Editor’s Note: Claudia Christine Avila is a winner of The Story Exchange’s 2023 Women In Science Incentive Prize.
For as long as she can remember, Claudia Christine Avila would spend time with her Mexican-born mother tending a vegetable plot at their southern California home. “There’s pictures of my mom with me strapped on her back … because I always gardened with her,” she says. Her mother’s “love language,” says Avila, is to make salsa from tomatoes cultivated in her own patch of earth.
Avila, now a soil biogeochemist and assistant professor at the University of San Diego, believes that early passion for gardening and the experiences of the many farmworkers in her family led to her study of environmental sciences. And it’s why she decided to teach students about soils which, she says, “are the most important and overlooked resources on Earth, a thin veneer upon which life on Earth depends.”
“It’s really powerful for people to be connected to the land,” she says, “and actually listen to what the soil is telling you.”
Avila teaches her students that soils provide a variety of ecosystem services like storing and filtering water and acting as a medium for plant growth and food security, a carbon sink, and a habitat for billions of organisms. Soils are a living, dynamic entity that change and develop—and can be harmed or helped—based on human activity. And that can have dramatic impacts on people’s lives and livelihoods, she says.
In her work, Avila partners with farmers in southern California who are concerned with declining water availability to study how drought and fire transform soil and affect water quality. She also investigates how those soils store carbon dioxide from the air as climate shifts. “Although I use soil biogeochemistry as a tool, my central research focus is environmental justice and aims to build community around identifying and resolving issues at the intersection of people and environment,” she says.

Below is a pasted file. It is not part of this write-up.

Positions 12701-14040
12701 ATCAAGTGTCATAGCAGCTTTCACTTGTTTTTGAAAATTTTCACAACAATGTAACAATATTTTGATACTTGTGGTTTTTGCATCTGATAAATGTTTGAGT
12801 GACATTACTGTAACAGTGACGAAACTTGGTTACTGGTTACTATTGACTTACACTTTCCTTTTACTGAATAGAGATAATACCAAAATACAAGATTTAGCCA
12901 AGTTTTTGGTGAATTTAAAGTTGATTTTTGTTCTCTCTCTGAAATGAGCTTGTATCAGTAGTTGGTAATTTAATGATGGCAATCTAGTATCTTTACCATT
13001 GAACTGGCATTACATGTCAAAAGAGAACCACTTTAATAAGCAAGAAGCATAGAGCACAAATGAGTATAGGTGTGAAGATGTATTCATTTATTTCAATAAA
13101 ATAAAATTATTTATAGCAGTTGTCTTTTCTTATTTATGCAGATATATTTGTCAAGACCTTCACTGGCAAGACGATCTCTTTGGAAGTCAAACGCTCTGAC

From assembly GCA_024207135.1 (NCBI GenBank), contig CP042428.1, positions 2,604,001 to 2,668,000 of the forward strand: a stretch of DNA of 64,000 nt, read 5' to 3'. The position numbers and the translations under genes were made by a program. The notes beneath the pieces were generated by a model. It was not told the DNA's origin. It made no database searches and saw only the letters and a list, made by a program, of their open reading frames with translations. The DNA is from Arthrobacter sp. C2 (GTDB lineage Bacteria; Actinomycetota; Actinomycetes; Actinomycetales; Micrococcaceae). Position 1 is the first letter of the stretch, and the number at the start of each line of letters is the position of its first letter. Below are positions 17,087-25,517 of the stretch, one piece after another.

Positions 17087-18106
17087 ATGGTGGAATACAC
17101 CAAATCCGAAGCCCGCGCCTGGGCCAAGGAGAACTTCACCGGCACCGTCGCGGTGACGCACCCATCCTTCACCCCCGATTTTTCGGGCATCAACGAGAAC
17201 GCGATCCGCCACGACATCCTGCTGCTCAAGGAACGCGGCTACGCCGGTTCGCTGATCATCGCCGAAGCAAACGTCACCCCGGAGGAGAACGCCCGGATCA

For example, during a prestigious Stanford Earth Postdoctoral Fellowship over the past two years, Avila was focused on how more frequent and intense wildfires impact soils, but her underlying question was: what happens when humans are exposed to toxic metals? In addition to looking at soil health post-fire, she wanted to know what effects those heating metals could have on wildland fire crews – who are often incarcerated individuals in California – and migrant farmworkers, who might inhale contaminants. “They don’t have enough protective equipment when they’re working and they’re usually camping in these large landscapes for months at a time, trying to make sure everything’s safe for other people to return,” says Avila.
Avila’s background and identity—as a self-described Chicana in the hard sciences—also informs her teaching. She learned about soil science via a predominantly white male lens and wants to offer something different to her students. “That way didn’t account for all the different societies that have always appreciated and understood soils. It’s a fun opportunity to teach soils in a way that I wish I was taught soils,” says Avila.
“I tell my students it’s okay to have a different viewpoint, those are all valid and we can learn from each other by sharing,” she says. “There isn’t just one way to get through STEM fields. There are lots of different ways and sometimes you have to be stubborn.” ◼️